Budgeting – Low Cash Flow

If you’re having problems making ends meet, or saving money, one of the best solutions is to look at how you can increase your cash flow. If you can increase your cash flow, you’ll have extra money to put into savings, or spend on necessities.

The following is a list of ways that can help you either bring in more money, or take advantage of opportunities that will allow you to spend less.

  1. Free meals. During grad school, depending on your program, there are usually lots of events that will provide a free meal. In my department, for some departmental guest lectures, they supply coffee, tea, cookies and pastries. We also often have talks with pizza. Someone I know use to be able to get a free lunch almost every day of the week through various free talks. Attending these talks can also be great networking opportunities.
  2. Per Diems. When you travel (and get reimbursed), depending on your supervisor, you may be able to get a per diem instead of submitting receipts for meals. With a per diem, you get a set amount of money for meals per day. As long as you spend less on your meals, then any extra you get is a “bonus” and free money.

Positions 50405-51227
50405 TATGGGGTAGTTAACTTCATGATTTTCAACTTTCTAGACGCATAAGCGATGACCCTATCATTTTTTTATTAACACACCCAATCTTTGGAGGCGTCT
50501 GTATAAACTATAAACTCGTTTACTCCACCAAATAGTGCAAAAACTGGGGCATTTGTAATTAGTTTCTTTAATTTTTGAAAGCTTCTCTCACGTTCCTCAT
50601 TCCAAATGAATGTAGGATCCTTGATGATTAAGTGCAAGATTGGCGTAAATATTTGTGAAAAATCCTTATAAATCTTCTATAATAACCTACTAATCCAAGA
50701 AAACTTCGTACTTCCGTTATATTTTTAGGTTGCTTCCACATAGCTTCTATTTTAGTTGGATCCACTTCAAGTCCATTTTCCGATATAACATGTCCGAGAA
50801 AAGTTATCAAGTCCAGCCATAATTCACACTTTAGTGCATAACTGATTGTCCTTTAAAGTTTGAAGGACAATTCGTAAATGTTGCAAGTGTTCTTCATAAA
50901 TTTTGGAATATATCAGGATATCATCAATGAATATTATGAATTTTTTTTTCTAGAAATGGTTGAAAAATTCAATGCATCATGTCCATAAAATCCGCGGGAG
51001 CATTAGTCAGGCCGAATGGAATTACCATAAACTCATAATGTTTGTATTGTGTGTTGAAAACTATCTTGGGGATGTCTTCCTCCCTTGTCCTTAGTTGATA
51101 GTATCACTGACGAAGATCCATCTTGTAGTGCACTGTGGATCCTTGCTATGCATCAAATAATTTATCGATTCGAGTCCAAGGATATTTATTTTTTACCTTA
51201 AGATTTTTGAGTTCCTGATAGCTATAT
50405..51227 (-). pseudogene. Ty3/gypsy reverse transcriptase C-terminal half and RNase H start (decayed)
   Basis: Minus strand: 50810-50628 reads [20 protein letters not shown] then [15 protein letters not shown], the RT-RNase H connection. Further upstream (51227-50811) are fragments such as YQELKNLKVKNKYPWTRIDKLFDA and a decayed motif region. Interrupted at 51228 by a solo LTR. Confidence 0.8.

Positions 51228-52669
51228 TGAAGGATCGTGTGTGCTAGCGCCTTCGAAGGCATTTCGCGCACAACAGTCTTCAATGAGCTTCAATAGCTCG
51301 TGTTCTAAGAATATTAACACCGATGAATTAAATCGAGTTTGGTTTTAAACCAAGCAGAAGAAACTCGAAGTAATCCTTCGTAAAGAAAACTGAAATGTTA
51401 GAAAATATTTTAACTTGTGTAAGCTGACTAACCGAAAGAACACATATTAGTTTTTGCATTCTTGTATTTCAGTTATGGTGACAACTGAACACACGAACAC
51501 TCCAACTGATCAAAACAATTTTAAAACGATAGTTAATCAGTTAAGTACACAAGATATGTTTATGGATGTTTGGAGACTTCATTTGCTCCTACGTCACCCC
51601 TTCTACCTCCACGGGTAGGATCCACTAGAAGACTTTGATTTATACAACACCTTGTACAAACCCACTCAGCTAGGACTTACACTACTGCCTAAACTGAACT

3. Volunteer opportunities. Volunteering can be a great way to get more free meals or free travel. From volunteering I have been able to travel both within my province and overseas.
  4. Alumni Services. Once you graduate, you’re almost guaranteed to be bombarded with fliers and other advertisements from your previous university. Most of this is worth ignoring. However, I have seen deals for car and home insurance and discounts on travel come through these, so it’s worth keeping an eye out.
  5. Research Assistant. Yes, you may already be a TA or a set research assistant. But, if you ask around, you may find professors both in your department and in others, looking for someone to do a small project for them. As a computer scientist, I’ve seen notices of people looking for help developing websites. If you’re in the social sciences, look at advertising yourself as an editor.
  6. Tutoring. If you’re in a Masters or PhD program, you should know the material in your subject area well, which makes you a great candidate for tutoring. Also, tutoring is a great way to improve your ability to teach.
  7. Small chores. Small jobs around your apartment/basement suite or where ever you live. Can you mow lawn for neighbours? Be the “I’m locked out, after hours contact” for your building for a small fee (or decrease in rent?). It never hurts to ask.
Make it a point to let people know that you’re looking for odd jobs. And if you get one, do it well. The best way to continue getting work, is to impress those you’re working for so that they think of you next time, and pass your name along.
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